... shak360 made a comment (nbme25)
 +0  submitted by shak360(7)

Lower extremity innervation

The common fibular (peroneal) nerve gives rise to both the deep fibular and superficial fibular nerves.

  • Injury to this nerve would result in LOSS OF BOTH ankle DORSIflexion (for Deep) and EVERSion (for Superficial).
  • The alteration in sensation would include both the first dorsal web space between the hallux and the second toe (for Deep) and the dorsum of the foot (for Superficial).

This person has decreased sensation in the first web space but sensation over the rest of the foot is normal, implying that the Deep fibular (peroneal) nerve is injured.

The superficial fibular (peroneal) nerve supplies the peroneus longus and brevis muscles. These muscles are the main evertors of the foot. Injury to this nerve would cause weakness in eversion as well as a decrease in sensation or paresthesias over the dorsolateral aspect of the foot.

For completeness, the tibial nerve plantarflexes the foot.

... shak360 made a comment (nbme25)
 +0  submitted by shak360(7)

Important cytokines

The picture shown in the question is a classical description of a mild compression fracture seen in osteoporosis (see pp462 in FA2020). IL-1 is also known as an osteoclast activating factor and leads to an increase in RANK- ligand (RANK-L) signaling and subsequent osteoclast-mediated bone resorption. Recall that this can be treated by denosumab (a monoclonal antibody against RANKL).

... shak360 made a comment (nbme25)
 +0  submitted by shak360(7)

Recall that when a question mentions an ulcerated genital lesion, we should be thinking about two things:

  • An nonpainful and indurated lesion: CHANCRE - due to first-degree syphilis by spirochete Treponema pallidum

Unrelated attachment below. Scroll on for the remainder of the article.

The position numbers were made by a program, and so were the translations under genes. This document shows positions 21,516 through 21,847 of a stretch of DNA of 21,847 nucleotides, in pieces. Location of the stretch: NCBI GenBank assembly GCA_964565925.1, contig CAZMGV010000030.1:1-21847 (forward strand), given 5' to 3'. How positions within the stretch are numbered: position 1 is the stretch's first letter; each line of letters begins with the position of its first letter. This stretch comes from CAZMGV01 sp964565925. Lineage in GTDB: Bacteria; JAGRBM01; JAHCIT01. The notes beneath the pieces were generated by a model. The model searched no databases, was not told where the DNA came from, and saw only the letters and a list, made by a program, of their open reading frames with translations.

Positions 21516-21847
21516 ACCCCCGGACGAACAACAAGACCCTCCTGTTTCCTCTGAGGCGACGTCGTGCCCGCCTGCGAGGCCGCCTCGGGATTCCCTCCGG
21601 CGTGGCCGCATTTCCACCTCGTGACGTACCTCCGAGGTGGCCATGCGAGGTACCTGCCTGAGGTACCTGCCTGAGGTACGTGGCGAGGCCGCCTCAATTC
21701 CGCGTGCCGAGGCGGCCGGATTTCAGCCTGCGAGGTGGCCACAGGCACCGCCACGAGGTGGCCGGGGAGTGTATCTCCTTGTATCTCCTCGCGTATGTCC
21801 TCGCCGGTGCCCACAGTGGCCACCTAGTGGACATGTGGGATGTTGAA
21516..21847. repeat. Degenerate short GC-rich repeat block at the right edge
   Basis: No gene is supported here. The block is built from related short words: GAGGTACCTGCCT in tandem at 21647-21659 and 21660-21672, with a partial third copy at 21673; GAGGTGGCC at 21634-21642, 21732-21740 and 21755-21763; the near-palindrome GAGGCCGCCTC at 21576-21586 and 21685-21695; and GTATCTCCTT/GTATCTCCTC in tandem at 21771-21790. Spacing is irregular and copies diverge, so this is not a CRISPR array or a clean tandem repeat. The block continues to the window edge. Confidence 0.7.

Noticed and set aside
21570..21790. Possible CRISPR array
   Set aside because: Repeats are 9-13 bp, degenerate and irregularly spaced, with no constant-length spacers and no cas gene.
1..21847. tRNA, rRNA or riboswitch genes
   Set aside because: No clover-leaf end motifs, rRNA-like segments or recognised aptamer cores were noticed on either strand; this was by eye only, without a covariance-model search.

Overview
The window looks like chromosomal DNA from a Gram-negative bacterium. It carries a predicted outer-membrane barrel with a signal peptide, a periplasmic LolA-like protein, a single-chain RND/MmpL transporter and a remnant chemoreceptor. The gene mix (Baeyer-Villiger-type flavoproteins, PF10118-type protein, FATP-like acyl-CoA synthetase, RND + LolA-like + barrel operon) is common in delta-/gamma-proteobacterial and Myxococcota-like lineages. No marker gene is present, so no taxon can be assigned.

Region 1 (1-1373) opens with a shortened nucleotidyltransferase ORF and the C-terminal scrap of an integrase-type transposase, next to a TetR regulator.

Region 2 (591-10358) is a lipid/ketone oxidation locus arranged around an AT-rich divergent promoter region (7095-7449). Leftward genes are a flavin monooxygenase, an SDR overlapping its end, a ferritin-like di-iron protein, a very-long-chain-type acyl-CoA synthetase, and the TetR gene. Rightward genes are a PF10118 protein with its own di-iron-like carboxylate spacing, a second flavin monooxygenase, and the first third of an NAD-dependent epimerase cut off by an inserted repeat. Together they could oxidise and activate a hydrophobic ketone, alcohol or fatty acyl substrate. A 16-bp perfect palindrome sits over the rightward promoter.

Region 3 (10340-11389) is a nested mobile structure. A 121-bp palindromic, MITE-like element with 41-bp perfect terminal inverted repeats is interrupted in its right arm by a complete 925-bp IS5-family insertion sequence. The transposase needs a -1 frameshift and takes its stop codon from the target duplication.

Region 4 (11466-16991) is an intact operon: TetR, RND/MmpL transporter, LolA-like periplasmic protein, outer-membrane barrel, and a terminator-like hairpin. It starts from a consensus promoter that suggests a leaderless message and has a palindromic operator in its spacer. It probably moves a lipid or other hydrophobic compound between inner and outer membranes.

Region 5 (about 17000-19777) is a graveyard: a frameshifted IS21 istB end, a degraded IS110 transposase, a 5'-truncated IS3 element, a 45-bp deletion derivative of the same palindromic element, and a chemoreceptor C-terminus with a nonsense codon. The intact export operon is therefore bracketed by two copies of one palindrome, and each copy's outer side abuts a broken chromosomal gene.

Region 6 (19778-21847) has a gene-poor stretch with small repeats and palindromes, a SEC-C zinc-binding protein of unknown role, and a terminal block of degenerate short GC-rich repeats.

• A painful exudative lesion: CHANCROID - Haemophilus ducreyi (FA has a mnemonic: it's so painful, you do cry [ducreyi])

This question was testing first that HIV is a sexually transmitted disease and that of the listed organisms, Haemophilus ducreyi is sexually rtansmitted.

... shak360 made a comment (nbme25)
 +0  submitted by shak360(7)

See Question 7 in the same block on related paraneoplastic syndromes (especially hypercalcemia due to increased PTHrP).

... shak360 made a comment (nbme25)
 +0  submitted by shak360(7)

In these questions, we should recall the TORCH infections.

Congenital syphilis is caused by the maternal transfer of the spirochete Treponema pallidum through the placenta after the first trimester. It often results in stillbirth, or hydrops fetalis (which is also seen in Parvovirus B19) and presents with facial abnormalities (notches teeth, saddle nose, short maxilla), saber shins, and CN VIII impairment or deafness (which is also seen with Rubella, hearing loss is also seen in CMV).

The main symptoms linking it to Treponema pallidum are rhinitis, periorificial fissures, and dental malformations. Note that hearing loss, seizures, petechial rash, and intracranial calcifications can also be seen in CMV.